“It was quite a shock. I was originally going for one, maybe two. I didn’t anticipate anything like that coming back. It is such a wonderful feeling to have all your hard work and hard slog and experience recognised. I had this perception that RPL was an involved process. Many people over the years had told me it’s just easier just to do the training.”
From the list of qualifications she was found eligible for, Lisa chose to go proceed with:
- BSB50420 Diploma of Leadership & Management
- BSB50820 Diploma of Project Management
- BSB50120 Diploma of Business (Compliance)
Know your worth
Lisa’s initial misperceptions about RPL being complex and difficult are common. With some providers it can be. But since we first started offering RPL back in 2006 we have continually improved and refined the process to the smooth journey it is today. It is our hope that more people will discover this powerful career asset.
It is such a shame when either experience is not matched by qualifications or when someone unnecessarily spends the time and money studying something they already know and can do.
Aside from having someone who understands the RPL process to walk you through every step of the way, the other aspect is someone who can see the value of your skills and experience that you can’t see for yourself, and how what you do and know can be matched up to qualifications that show the value of your transferrable skills.
Career progression for working mothers…
Whilst we have certainly come a long way in terms of equal pay for equal work, and workplace gender equality, it does still tend to be the mother who becomes the primary carer of children, and ageing parents.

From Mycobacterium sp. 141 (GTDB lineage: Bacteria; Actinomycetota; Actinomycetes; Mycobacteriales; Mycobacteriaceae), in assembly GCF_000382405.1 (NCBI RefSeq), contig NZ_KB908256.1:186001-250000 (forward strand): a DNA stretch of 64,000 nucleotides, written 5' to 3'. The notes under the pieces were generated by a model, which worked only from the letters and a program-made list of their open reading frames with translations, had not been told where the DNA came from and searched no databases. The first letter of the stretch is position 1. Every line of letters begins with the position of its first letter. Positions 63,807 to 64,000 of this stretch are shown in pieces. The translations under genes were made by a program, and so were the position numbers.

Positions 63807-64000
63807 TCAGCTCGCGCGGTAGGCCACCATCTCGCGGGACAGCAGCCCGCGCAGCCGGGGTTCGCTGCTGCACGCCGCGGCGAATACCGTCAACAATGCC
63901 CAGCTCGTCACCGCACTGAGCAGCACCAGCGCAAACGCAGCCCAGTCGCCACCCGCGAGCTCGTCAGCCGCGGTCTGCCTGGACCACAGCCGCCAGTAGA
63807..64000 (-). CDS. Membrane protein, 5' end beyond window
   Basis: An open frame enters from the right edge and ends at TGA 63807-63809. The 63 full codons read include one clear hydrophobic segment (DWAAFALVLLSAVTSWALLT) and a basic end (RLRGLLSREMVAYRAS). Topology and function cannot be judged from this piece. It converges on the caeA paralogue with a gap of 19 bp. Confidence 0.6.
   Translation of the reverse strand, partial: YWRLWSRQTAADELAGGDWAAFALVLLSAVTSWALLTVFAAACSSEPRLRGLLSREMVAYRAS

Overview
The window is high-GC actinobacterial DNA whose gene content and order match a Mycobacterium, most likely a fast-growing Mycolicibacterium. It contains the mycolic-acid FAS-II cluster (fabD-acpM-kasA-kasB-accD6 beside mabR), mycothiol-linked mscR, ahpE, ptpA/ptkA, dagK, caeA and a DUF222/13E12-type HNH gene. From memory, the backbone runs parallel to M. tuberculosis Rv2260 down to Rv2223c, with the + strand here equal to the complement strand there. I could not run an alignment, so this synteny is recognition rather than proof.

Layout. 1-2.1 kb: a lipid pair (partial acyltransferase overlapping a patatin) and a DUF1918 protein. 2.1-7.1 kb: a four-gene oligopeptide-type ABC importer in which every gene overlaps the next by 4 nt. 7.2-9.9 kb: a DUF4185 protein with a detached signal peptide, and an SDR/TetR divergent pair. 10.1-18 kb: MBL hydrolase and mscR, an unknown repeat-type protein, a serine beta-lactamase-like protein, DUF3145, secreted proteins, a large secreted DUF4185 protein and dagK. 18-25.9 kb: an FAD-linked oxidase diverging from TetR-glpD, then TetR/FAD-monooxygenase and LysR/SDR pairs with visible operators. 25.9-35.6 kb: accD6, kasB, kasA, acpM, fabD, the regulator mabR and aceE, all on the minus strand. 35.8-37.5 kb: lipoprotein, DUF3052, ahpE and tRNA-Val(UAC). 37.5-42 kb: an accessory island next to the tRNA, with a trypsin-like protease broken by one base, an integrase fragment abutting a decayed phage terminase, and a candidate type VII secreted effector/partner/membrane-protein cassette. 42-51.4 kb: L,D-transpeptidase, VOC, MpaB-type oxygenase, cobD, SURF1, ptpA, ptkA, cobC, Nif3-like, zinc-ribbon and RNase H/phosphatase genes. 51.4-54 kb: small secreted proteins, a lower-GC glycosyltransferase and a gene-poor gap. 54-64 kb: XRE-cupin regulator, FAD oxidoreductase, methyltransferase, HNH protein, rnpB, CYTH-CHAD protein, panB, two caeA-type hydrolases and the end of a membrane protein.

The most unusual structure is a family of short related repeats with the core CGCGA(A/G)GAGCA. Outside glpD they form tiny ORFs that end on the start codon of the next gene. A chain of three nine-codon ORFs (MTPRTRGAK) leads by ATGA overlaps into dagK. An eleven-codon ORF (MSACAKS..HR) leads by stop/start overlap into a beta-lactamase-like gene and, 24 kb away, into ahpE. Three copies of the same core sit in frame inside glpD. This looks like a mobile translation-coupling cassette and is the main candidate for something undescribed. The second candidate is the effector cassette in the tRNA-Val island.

There are a couple of key aspects to this…
First is that she takes more time out of her career to raise children, which slows down career progression.
Second, when she is ready to go back to work and grow her career, there is limited time for professional development and study.
“We’re all conscious that we need to continuously be learning, and be able to pivot, adapt and move for a whole range of reasons, from redundancy to industries dying out, etc. But that doesn’t necessarily mean we can commit to months or years of study,” Lisa commented.
Which is what makes RPL such a powerful career resource for anyone, but particularly working mothers. It means you don’t have to study what you already know.
Lisa’s Advice for Others
On career change and redundancy…
“Things can change quickly, and you need to be thinking in advance all the time about your career, and that includes gathering your evidence for RPL before you are cut off from the system.
For me RPL, had two major benefits. Number one, it was getting the RPL, but the process of collating and gathering everything from position descriptions to performance management reports means I’ve now got everything for my whole career organised in folders. Any time I’m preparing for an interview or writing a cover letter, I can now go straight to my RPL folder and everything I need is there.”
For working parents…
“If you’re wanting to start a family and you know that means pressing pause or stepping away or stepping down or whatever, then do what you can while you are in the workplace to gather your evidence and get your RPL to position yourself for when you return to work and what that might look like.
If you have children or you’re looking after aging parents, do anything you can ahead of time to avoid having to make a long-term commitment to training, because you will be time poor and exhausted.”
What fantastic advice for working mothers, fathers, and anyone navigating career change.
If you would like to find out how your career experience can be matched to national qualifications, get in touch on any of the methods below. The initial assessment is entirely free!